However, I’m also upset about my feed on Pinterest. While I was okay with the “Picked for you” pins coming through my feed on Pinterest in the first Smartfeed release — which many times had my very own images from my own projects that I had already pinned myself being served to me — the new change has my feed wonkier than ever. There are so many repetitive images and things that don’t interest me now rolling through my feed. I understand we have to see ads...I understand money needs to be made by Pinterest...and I’m fine with all that (to a certain degree). But I’m not fine with being served images that Pinterest thinks I want to see, because Pinterest is not proving to be all that good at predicting that.
BTW... I've never pinned, in all my 18,000 pins, a pin about teeth whitening — not that it might not benefit me, but I would never pin that. First of all, looking at that paste makes me want to throw up. Mainly, I pin design related images only. (If you check out my boards you’ll see.) Also, that isn't even a promoted pin! I thought when I saw it... Okay, maybe someone is paying to have me see it — that’s why it’s in my feed. No, that was just a wonderful Pinterest algorithm choice. :-(
Here’s an example of what the new “Picked for you” pins look like. The Pinterest pinbot is picking them for your boards now, not just for you.
I’ve heard on some podcasts, that basically Pinterest’s bot can be trained to serve you up more of what you like, simply by seeing how you respond to those pins they send you. They will fine tune your feed with their choices based on what they learn about your pinning habits and likes. (Similar to other algorithms, obviously.) However, I see so much repetition, I’m not sure the bot is learning well. :-/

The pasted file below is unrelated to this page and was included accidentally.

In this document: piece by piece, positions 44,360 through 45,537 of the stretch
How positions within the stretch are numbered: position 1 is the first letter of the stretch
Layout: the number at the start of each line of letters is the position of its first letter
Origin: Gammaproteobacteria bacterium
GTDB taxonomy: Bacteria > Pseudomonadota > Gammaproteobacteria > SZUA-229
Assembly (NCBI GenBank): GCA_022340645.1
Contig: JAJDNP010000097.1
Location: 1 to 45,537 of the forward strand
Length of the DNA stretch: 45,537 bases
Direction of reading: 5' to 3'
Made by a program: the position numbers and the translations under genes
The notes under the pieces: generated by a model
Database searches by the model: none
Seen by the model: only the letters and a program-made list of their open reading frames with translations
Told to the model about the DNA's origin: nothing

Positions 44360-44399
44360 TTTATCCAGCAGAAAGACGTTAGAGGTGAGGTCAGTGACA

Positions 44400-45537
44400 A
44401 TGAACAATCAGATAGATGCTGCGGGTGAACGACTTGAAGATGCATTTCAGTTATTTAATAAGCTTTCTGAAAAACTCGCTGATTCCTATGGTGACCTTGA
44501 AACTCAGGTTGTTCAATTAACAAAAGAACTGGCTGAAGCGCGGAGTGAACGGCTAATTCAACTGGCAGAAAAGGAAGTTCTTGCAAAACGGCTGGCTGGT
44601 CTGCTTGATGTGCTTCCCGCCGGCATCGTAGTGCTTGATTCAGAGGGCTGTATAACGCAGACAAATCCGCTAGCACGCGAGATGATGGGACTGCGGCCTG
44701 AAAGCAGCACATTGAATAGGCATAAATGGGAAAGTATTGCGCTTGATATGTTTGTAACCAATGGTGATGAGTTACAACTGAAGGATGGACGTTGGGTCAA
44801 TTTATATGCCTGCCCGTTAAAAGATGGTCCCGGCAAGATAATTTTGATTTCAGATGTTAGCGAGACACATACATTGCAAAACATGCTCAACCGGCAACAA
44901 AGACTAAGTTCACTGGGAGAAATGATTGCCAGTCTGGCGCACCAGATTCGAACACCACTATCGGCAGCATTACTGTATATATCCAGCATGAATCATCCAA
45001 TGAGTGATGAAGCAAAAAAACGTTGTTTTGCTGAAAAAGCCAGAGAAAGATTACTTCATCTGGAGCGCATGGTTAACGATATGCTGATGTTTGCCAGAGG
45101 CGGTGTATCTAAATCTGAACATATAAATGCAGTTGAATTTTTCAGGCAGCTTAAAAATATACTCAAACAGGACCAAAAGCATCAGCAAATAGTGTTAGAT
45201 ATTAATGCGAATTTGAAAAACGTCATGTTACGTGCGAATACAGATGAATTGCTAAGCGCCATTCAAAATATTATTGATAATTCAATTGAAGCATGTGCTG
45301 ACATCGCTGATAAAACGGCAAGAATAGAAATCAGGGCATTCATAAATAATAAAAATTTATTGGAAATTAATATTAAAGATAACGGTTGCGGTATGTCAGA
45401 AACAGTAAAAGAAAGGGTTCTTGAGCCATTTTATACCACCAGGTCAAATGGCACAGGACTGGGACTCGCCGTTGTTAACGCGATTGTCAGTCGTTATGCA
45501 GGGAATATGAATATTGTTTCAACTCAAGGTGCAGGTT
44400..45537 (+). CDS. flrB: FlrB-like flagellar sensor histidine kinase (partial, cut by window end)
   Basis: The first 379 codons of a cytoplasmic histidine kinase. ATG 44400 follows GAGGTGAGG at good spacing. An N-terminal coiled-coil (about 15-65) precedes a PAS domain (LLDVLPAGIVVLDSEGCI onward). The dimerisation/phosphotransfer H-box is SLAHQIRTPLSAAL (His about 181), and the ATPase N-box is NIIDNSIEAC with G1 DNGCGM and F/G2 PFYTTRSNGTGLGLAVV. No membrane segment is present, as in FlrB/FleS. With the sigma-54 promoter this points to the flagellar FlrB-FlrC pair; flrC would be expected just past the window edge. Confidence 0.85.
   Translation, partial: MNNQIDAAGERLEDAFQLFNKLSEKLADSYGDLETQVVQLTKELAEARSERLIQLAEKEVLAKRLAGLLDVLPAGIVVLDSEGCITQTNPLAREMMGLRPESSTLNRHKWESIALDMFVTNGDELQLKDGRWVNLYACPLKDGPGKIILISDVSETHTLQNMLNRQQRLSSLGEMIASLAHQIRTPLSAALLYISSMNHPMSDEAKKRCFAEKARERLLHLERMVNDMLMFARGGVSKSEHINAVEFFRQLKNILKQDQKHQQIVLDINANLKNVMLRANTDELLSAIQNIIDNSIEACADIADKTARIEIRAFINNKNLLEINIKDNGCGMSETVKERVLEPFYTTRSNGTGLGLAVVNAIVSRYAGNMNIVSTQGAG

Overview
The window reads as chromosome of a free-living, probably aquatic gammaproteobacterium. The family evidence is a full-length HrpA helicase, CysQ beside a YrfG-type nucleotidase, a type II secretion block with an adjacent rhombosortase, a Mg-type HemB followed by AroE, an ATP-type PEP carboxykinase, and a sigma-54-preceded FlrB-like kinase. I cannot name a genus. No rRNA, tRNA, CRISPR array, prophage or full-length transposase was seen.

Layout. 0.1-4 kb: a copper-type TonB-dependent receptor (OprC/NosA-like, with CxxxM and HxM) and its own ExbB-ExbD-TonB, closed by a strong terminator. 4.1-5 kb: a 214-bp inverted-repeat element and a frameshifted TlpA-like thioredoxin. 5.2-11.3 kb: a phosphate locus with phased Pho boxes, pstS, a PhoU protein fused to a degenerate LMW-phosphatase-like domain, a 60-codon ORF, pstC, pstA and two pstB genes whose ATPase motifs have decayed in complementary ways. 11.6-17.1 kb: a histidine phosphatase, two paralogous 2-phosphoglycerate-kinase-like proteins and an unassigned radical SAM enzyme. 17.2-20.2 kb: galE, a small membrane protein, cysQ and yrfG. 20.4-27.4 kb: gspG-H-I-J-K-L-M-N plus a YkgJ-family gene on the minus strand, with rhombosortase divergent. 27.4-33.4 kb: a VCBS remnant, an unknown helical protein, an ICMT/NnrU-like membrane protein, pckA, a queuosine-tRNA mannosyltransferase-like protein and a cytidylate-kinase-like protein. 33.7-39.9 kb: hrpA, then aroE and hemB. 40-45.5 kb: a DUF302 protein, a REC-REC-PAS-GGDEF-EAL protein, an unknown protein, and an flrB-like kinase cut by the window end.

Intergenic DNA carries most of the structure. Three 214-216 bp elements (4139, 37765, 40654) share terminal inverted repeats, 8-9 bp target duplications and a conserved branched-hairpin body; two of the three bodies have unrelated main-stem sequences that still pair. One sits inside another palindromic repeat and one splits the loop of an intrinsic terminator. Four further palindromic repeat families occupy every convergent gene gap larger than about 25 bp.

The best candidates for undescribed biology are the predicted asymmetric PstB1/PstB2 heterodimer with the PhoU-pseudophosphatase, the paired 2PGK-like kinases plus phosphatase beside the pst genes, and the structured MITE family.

I follow people who I know are great interior design pinners. Those truly are the pins I want to see. I also love Pinterest’s search tool, which is great for finding what I want. I used to love when I would start to see a designer I knew pinning images. I knew they were on Pinterest at that time, and I loved seeing what they were pinning. Designers often use Pinterest for building ideabooks for projects, and it’s particularly fun to see what they’re up to in real-time.
Here's an article that shows how to get rid of some unwanted pins in your feed. I've also just tried out PinBlock, an extension for my toolbar, but my feed is actually a little wonkier at the moment, although I'm seeing less paid ads and less picked for you stuff.
Update 5/22/16: Here's a Facebook Live broadcast, with discussion by two Pinterest specialists, who share more about the new changes. It's funny, but they seem just as confused as I am. I think we're all wondering, what does Pinterest want to be when it grows up? Once they determine that, I think we can accept the changes and develop strategy and a clear focus about how to use it for business and marketing. Until then.....???? It's on his fb page titled, "Affiliate Links Are Back On Pinterest". (I'm not sure how to find the url for a fb live post.)
Enough of my little rant here.
I don’t want to go all crybaby about this. I don’t own Pinterest, and they can do what they want. :-( I am holding out for Pinterest to see how their changes are affecting their users and then how that will affect Pinterest’s popularity. I would love to see into the future to see what is in store for Pinterest.
Let’s face it... There is stiff competition amongst these social media platforms. No doubt they want to improve the experience of their users and are trying these new methods as a result. However, I miss the old days of Pinterest. (Like Jan 2016!) How about you?
I would love for you to follow me on Pinterest, where you’ll hopefully get to see some of my curated interior design pins of beautiful interiors and design-related content! :-)
I’m also hanging out a lot more on Instagram these days. You can check out my profile HERE.
Need some more info? These blogs and podcasts have some basic and more in depth info on how to market yourself and your biz on Pinterest: